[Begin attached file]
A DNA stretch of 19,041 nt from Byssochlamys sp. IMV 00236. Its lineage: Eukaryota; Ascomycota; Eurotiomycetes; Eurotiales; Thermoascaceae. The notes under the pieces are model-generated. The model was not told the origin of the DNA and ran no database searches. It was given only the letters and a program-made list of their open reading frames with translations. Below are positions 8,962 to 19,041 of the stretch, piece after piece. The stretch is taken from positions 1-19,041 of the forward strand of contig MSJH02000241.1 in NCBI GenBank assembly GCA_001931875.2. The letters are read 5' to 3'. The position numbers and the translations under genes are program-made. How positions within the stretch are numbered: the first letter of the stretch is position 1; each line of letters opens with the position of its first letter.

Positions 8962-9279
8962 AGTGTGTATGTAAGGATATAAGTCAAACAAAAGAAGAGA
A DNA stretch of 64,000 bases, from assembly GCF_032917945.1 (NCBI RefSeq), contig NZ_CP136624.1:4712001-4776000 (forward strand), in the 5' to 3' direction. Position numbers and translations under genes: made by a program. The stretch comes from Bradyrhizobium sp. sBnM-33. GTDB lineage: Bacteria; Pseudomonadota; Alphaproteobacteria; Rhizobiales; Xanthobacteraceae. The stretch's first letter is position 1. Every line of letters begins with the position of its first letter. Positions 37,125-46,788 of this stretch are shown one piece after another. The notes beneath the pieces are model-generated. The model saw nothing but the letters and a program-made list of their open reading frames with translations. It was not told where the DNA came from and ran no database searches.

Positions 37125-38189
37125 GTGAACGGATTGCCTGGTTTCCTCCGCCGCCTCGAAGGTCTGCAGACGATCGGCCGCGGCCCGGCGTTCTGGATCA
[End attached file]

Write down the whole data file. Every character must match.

A DNA stretch of 19,041 nt from Byssochlamys sp. IMV 00236. Its lineage: Eukaryota; Ascomycota; Eurotiomycetes; Eurotiales; Thermoascaceae. The notes under the pieces are model-generated. The model was not told the origin of the DNA and ran no database searches. It was given only the letters and a program-made list of their open reading frames with translations. Below are positions 8,962 to 19,041 of the stretch, piece after piece. The stretch is taken from positions 1-19,041 of the forward strand of contig MSJH02000241.1 in NCBI GenBank assembly GCA_001931875.2. The letters are read 5' to 3'. The position numbers and the translations under genes are program-made. How positions within the stretch are numbered: the first letter of the stretch is position 1; each line of letters opens with the position of its first letter.

Positions 8962-9279
8962 AGTGTGTATGTAAGGATATAAGTCAAACAAAAGAAGAGA
A DNA stretch of 64,000 bases, from assembly GCF_032917945.1 (NCBI RefSeq), contig NZ_CP136624.1:4712001-4776000 (forward strand), in the 5' to 3' direction. Position numbers and translations under genes: made by a program. The stretch comes from Bradyrhizobium sp. sBnM-33. GTDB lineage: Bacteria; Pseudomonadota; Alphaproteobacteria; Rhizobiales; Xanthobacteraceae. The stretch's first letter is position 1. Every line of letters begins with the position of its first letter. Positions 37,125-46,788 of this stretch are shown one piece after another. The notes beneath the pieces are model-generated. The model saw nothing but the letters and a program-made list of their open reading frames with translations. It was not told where the DNA came from and ran no database searches.

Positions 37125-38189
37125 GTGAACGGATTGCCTGGTTTCCTCCGCCGCCTCGAAGGTCTGCAGACGATCGGCCGCGGCCCGGCGTTCTGGATCA